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    AlterNet: The Anti-Bush Anarchist - http://www.alternet.org/story/35511/

    Standing 5' 9" tall, weighing 240 pounds and sporting a shaved head, Jeff "The Snowman" Monson looks like a cartoon ready to pop, a compressed giant of crazy shoulders, massive biceps and meaty forearms. When he sneers, people shudder. When he sweats, they turn away. When he's angry, your best bet is to run.
     
    He's angry right now, even though his combat career in the Ultimate Fighting Championship (UFC) -- an often-bloody tournament that combines martial arts disciplines like Brazilian Jujitsu and Muay Thai Kickboxing -- is taking off. In February's pay-per-view event, Monson easily beat his opponent with a chokehold in the first round. If things keep going this way, he could have a title shot in the heavyweight division, against the explosive Andrei "The Pit Bull" Arlovski. So no, it's not his future career prospects that have him pissed. It's the state of the world.
     
    "I'm not some sort of conspiracy theorist," Monson says of his political leanings. "I'm not talking about how the government is trying to hide UFOs. I just want to do away with hierarchy. I'm saying that our economic system, capitalism, is structured so that it only benefits a small percentage of very wealthy people. When I was traveling in Brazil, they had us staying at a really posh hotel. Outside the hotel there was a mom sleeping on the sidewalk with her two kids. That's when reality hits you. What did that woman ever do? Who did she ever hurt?"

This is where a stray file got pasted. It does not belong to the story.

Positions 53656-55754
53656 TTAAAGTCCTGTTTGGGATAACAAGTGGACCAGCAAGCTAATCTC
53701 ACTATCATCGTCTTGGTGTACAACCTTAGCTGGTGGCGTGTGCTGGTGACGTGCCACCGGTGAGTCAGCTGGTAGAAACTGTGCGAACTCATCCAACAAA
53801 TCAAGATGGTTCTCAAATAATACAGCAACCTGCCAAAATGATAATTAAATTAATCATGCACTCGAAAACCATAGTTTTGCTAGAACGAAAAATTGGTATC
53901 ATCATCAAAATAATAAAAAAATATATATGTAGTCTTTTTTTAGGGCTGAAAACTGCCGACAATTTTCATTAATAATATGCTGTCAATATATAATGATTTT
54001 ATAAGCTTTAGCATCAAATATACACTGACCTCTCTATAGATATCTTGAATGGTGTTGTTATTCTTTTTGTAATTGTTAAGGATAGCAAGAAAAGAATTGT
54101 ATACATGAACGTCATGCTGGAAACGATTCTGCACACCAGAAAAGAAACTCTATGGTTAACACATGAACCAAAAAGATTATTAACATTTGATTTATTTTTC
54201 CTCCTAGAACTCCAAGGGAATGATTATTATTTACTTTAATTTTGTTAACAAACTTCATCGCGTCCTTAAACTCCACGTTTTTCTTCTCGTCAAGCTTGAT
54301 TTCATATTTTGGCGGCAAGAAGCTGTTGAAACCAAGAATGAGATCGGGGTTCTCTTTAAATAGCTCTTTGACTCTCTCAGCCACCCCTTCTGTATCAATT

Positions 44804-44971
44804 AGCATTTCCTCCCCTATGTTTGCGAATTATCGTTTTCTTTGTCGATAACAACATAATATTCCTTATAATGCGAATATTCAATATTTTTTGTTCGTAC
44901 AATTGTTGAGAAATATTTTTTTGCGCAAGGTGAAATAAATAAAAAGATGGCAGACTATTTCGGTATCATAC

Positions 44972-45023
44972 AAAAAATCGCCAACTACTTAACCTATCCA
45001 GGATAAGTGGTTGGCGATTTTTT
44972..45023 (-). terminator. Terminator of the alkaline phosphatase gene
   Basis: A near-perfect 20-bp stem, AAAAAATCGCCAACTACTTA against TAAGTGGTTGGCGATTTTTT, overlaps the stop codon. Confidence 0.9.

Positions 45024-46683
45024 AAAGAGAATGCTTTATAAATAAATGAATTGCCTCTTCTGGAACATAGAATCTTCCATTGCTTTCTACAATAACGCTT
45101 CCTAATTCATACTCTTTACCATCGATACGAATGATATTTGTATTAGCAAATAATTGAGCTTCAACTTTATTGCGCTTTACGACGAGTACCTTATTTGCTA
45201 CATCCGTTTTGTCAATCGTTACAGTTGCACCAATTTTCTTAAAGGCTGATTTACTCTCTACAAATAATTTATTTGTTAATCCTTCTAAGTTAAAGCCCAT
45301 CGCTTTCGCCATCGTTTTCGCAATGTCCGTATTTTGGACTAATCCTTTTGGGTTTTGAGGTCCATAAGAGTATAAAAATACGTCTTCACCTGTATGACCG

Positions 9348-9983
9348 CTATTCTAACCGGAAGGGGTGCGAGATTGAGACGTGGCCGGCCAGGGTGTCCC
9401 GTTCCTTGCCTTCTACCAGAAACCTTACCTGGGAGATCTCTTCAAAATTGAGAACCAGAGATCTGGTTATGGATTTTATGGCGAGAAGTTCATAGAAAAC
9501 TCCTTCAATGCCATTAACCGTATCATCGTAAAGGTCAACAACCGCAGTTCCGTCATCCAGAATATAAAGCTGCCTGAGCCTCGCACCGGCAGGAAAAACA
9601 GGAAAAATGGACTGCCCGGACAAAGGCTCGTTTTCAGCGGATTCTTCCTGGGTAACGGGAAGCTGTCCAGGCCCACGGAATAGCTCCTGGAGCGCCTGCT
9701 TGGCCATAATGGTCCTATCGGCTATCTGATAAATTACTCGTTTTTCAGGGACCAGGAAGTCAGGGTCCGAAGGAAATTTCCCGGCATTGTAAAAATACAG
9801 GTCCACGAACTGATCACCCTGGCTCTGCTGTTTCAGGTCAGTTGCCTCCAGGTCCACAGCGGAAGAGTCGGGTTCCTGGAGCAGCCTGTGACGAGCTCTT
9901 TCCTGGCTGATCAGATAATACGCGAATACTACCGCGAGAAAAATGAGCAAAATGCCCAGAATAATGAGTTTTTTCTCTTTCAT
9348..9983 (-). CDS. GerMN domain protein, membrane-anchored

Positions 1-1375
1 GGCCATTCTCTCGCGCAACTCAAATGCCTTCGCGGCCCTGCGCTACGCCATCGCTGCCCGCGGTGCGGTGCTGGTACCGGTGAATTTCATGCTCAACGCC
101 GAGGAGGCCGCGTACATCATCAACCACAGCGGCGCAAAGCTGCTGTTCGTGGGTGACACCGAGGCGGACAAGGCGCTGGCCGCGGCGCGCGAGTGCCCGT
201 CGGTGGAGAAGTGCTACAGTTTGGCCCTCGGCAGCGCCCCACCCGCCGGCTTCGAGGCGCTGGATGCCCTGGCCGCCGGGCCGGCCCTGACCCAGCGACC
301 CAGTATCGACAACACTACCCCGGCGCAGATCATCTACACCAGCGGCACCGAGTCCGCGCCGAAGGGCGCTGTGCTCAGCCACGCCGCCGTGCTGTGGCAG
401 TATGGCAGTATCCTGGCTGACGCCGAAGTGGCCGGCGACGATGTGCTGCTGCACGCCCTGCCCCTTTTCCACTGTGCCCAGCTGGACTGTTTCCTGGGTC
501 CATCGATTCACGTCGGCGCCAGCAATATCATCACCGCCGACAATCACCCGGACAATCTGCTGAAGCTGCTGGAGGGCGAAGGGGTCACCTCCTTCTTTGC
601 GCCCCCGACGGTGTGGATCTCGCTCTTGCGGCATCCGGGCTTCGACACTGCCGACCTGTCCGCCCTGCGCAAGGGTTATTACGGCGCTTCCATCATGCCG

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    Endgame for the Constitution

    The Bush administration has done more damage to Americans and more harm to America's reputation than any other administration in history. Yet, a majority of Republicans still support Bush. This tells much about blind party loyalty.
     
    By encouraging the move offshore of American jobs and manufacturing, Bush has run up tremendous trade deficits that have undermined the world's confidence in the dollar as the reserve currency. Recently, both Chinese and Russian government officials warned of the dollar's shaky status. The fall in confidence in the dollar is evidenced by the sharp run-up in the price of gold. In January 2001 the price of gold was about $240 per ounce. Today the price is $660 per ounce.
     
    The price of gasoline has risen from around $1.30 per gallon to over $3.00 per gallon. Obviously, Bush's war in the Middle East did not ensure the oil supply.
     
    On Bush's watch, three million US manufacturing jobs have disappeared. Tens of thousands of highly qualified US engineers have lost their employment. US job growth has fallen six to seven million jobs behind population growth. Recent college graduates are employed as waitresses and bartenders.